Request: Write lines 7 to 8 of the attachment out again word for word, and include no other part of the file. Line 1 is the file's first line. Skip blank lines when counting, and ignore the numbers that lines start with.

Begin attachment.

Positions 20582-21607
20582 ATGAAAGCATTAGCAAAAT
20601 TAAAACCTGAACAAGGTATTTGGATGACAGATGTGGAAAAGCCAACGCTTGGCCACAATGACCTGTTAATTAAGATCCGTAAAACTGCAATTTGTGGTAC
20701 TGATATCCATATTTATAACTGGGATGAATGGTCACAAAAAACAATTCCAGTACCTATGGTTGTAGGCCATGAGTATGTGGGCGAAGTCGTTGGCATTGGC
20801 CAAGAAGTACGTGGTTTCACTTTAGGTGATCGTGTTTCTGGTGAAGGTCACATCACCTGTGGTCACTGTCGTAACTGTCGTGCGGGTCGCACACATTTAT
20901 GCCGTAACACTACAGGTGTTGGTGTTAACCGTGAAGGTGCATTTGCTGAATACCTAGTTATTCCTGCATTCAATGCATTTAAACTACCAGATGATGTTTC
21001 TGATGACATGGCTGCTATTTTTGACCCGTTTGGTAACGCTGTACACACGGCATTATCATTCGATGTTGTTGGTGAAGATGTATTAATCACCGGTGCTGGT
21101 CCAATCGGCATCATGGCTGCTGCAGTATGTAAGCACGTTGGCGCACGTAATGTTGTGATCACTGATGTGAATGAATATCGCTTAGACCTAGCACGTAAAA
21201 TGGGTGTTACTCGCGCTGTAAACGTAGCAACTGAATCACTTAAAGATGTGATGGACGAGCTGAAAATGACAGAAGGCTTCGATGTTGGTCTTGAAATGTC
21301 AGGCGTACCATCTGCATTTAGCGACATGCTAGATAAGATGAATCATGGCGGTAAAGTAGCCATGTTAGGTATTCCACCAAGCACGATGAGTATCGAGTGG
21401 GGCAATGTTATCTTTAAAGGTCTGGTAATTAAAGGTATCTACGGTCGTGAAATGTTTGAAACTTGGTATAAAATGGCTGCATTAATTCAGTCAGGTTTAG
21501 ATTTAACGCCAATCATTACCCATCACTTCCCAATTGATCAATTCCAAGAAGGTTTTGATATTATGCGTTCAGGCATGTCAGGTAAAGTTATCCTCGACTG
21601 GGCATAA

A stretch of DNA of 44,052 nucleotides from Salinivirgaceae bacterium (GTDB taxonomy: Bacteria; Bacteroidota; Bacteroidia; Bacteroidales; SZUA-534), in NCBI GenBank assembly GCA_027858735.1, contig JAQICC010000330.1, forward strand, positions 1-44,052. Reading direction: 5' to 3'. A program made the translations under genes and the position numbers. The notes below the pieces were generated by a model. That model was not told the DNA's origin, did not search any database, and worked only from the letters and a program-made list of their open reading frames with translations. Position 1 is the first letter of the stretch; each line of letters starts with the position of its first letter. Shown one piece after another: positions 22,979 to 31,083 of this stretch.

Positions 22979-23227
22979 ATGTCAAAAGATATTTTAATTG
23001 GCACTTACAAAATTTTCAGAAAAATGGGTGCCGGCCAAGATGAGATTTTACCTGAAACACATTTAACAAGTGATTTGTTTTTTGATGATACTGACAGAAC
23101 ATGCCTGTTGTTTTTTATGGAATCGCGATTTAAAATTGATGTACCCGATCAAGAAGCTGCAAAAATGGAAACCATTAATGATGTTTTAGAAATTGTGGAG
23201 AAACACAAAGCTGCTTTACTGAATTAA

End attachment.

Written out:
21001 TGATGACATGGCTGCTATTTTTGACCCGTTTGGTAACGCTGTACACACGGCATTATCATTCGATGTTGTTGGTGAAGATGTATTAATCACCGGTGCTGGT
21101 CCAATCGGCATCATGGCTGCTGCAGTATGTAAGCACGTTGGCGCACGTAATGTTGTGATCACTGATGTGAATGAATATCGCTTAGACCTAGCACGTAAAA